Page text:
Rock Against Communism – The Early Days

rock against communism

“The enormity of our task is almost beyond comprehension. Sometimes state oppression, red opposition, and treachery by traitors in our midst makes us all feel like giving up – but at all costs we must continue our battle.” – Ian Stuart Donaldson.

I recently watched the Disney+ series ‘Pistols’ on TV, a dramatised story based on guitarist Steve Jones’ memoirs of the infamous punk band the Sex Pistols, and it set me thinking about how Rock Against Communism (RAC) started in this country.

Having been active in racial Nationalist politics throughout my entire adult life, I thought I would like to share a few of my memories of those early days in Leeds.

Today, the Nationalist music scene is a world-wide phenomenon, with thousands of bands and millions of followers. The success of White Nationalist music can be traced back to its humble beginnings in the late 1970s in the UK and the Rock Against Communism organisation set up by Joe Pearce. One man in particular was instrumental in its growth and success. Ian Stuart Donaldson.

At the time I was an activist with the National Front in Leeds and we had already dipped our toe into the water by printing the Punk Front zine, a tatty newsletter which was aimed at supporters who were into punk but not yet active. The brainchild of Eddy Morrison, it was probably the first attempt by any modern racial Nationalist organisation to involve itself in the alternative music scene.

“Leeds was so right-wing. It was such a heavy town for the National Front. I was there between 1977 and 1981. I remember them in their black jackets, skinheads, they were scary.”

Dave Ball, Soft Cell

The PF had only limited success, but it was enough to get the reds frothing at the mouth and a mention in Sounds, one of the largest music papers in the UK. Up until this point, the left considered music and youth culture to be their preserve.

Around about this time the Socialist Workers Party (SWP) had set up ‘Rock Against Racism’ in an attempt to recruit gullible youngsters into marxist politics. The first RAR concert was held in London, the second was in Leeds. A few months later the same group set up the Anti Nazi League for the same reason.

A couple of lads with multi-coloured Mohican haircuts (ok, Mohawks if you want to be factual!) began selling NF News with us every Saturday morning at our spot in Leeds City Centre, much to the dismay and anger of the reds. Not the ideal NS look admittedly, but I’m sure those lads now have ‘normal’ lives, with families and a mortgage. And normal haircuts!

One day whilst handing out NF leaflets to the unemployed outside of the Eastgate dole office (unemployment exchange) in Leeds city centre, we were approached by a young lad who had come to sign on. He was happily surprised to see us and wanted to get involved. He quickly proved himself when some bourgeois SWP types objected to our presence on ‘their’ turf. The lad turned out to be a member of a Leeds band called The Dentists, all of whom were also supporters. He eventually left the NF and joined the BM and became its Leeds organiser.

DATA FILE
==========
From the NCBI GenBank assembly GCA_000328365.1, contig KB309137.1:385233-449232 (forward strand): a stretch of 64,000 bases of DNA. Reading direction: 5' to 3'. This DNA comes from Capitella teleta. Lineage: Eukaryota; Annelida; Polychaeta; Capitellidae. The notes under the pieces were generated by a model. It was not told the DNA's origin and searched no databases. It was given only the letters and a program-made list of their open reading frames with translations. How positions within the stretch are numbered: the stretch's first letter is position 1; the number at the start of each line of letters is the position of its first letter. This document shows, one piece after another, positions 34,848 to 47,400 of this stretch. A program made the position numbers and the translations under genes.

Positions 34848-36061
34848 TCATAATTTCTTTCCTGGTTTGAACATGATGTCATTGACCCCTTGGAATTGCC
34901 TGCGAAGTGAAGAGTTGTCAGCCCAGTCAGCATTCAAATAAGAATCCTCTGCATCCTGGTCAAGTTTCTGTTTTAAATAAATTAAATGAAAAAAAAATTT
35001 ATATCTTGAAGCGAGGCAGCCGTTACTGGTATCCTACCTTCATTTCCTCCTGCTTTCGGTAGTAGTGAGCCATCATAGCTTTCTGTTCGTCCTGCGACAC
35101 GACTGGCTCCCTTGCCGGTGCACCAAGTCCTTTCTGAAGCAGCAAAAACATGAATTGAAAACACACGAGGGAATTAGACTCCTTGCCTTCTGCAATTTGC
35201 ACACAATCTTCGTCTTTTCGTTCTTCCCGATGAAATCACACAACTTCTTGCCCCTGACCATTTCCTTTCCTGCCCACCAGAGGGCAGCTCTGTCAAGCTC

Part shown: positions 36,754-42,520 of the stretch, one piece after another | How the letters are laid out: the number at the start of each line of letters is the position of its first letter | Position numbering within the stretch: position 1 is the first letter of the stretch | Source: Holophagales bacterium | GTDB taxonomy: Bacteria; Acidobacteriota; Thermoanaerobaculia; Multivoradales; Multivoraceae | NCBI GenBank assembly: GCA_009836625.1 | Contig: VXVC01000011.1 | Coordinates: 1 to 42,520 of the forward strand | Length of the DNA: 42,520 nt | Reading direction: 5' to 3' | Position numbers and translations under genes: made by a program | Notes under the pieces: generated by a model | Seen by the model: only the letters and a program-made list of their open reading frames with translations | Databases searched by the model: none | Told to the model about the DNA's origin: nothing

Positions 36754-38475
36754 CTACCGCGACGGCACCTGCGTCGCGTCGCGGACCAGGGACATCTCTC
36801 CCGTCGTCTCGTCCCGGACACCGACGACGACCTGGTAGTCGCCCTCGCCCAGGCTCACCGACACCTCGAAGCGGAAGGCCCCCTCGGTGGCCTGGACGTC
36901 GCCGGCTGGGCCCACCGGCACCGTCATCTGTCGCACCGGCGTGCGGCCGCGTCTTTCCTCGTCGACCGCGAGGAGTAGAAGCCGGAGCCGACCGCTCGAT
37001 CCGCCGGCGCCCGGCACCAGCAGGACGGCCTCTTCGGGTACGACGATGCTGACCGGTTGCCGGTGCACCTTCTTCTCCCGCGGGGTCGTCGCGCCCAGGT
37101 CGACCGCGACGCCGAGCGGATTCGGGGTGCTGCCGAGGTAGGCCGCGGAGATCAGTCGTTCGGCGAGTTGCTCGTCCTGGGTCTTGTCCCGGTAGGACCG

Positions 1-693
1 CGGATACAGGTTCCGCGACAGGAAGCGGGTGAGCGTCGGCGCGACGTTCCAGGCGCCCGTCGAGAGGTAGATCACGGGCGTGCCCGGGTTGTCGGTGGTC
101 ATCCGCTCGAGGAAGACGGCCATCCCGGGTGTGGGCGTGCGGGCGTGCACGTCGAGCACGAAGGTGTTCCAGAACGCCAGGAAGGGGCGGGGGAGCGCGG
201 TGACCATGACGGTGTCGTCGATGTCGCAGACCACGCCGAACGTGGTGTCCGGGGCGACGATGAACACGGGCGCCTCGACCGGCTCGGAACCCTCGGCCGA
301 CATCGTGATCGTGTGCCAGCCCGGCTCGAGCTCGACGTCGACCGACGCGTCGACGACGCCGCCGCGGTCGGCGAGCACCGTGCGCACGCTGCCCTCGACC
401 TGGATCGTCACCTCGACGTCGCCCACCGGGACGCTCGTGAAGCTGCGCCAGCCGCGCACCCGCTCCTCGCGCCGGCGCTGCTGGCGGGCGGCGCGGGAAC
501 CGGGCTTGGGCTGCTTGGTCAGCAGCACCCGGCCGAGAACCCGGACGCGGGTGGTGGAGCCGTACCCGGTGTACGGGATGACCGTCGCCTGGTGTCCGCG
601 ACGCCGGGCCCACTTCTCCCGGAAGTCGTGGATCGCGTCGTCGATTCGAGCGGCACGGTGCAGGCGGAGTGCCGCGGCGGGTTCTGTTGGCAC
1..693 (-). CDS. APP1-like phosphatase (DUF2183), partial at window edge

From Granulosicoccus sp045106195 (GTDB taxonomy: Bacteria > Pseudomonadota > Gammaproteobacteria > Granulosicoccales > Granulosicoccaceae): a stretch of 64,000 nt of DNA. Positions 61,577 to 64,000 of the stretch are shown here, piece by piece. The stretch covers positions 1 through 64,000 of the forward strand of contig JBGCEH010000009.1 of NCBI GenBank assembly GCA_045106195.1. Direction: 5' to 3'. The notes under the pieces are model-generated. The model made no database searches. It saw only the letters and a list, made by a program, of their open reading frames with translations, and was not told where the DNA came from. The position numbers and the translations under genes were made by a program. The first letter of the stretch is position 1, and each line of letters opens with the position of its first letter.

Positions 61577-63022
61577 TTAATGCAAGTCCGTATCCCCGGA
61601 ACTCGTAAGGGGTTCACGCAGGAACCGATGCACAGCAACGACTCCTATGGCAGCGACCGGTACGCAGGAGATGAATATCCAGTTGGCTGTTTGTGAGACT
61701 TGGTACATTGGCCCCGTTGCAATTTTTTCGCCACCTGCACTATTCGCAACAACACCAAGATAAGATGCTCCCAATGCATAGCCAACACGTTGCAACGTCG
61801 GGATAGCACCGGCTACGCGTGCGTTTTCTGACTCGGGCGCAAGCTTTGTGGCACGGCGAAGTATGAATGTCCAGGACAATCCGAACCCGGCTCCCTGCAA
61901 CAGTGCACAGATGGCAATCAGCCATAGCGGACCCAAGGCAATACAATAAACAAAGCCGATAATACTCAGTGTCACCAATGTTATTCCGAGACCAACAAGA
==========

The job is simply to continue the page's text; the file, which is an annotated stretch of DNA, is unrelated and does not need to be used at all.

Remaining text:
The Dentists were invited to play at a ‘Rock Against Communism‘ concert in central London in the summer of 1980, supporting another White Nationalist band called White Boss. Leeds NF took a minibus of activists down to London for the gig. It was not the quality of the music that made the event memorable, but the fact that it was the first ever RAC concert. The reds in the music business were outraged. From small acorns as they say…

Mick, lead singer of The Dentists performing at the very first Rock Against Communism concert.

Other bands were eventually formed containing NF/BM members, although most didn’t openly admit their allegiance, and played regular gigs around the Leeds pub circuit. A number of alternative music venues in Leeds played host to bands who supported the ‘Rock Against Racism’ marxist umbrella organisation. Inevitably, there were regular disruptions when Nationalist music fans in the audience became involved.

In the book ‘Walls Came Tumbling Down: the music and politics of Rock Against Racism‘, the following quote sums up the atmosphere in Leeds at the time:

“Leeds was a very big industrial city then. It was very monochrome, and the buildings were really black with over 100 years of pollution and lots of the streets were derelict. The whole place looked like a building site. There was this real sense of fear. The National Front were vicious and running riot… There was ‘NF’ graffiti all over… They were absolutely brutal… We’d be selling Socialist Worker on a Saturday and they would come down… It ended up in fights all the time.”

Leeds became known as one of the ‘happening’ places around the country for Nationalist music. Leading on from that reputation, I received a letter from Nick Griffin, the serial destroyer of Nationalist political parties. In it he asked if we would like to book a venue in the Leeds area for a band called ‘Skrewdriver’ who were willing to travel up to Leeds to play a gig. Any monies raised would go to Leeds NF.

Unfortunately the gig never took place, although I did meet Ian Stuart at a number of NF activities and also on nights out in the Angel pub in Islington. As they say, the rest is history!


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2 comments
  1. I’m off to the Rebellion Festival to catch old Oi bands such as Cock Sparrer, Cockney Rejects and Last Resort.
    The Skinhead scene has a measure of Sharp influence promoted by Antifa now but old school aren’t fooled.

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